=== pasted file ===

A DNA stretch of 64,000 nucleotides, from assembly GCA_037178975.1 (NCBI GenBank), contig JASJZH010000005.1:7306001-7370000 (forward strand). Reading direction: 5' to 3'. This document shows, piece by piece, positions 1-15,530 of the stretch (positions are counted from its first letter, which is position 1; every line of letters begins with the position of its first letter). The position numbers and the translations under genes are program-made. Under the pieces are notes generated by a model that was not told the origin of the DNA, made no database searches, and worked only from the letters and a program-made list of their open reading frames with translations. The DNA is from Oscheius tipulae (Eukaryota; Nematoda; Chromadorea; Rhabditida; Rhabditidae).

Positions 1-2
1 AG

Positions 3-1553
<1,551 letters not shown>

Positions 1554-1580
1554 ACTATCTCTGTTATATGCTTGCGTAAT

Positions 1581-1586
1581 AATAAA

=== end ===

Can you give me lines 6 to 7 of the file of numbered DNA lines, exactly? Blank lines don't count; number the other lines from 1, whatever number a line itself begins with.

Positions 1554-1580
1554 ACTATCTCTGTTATATGCTTGCGTAAT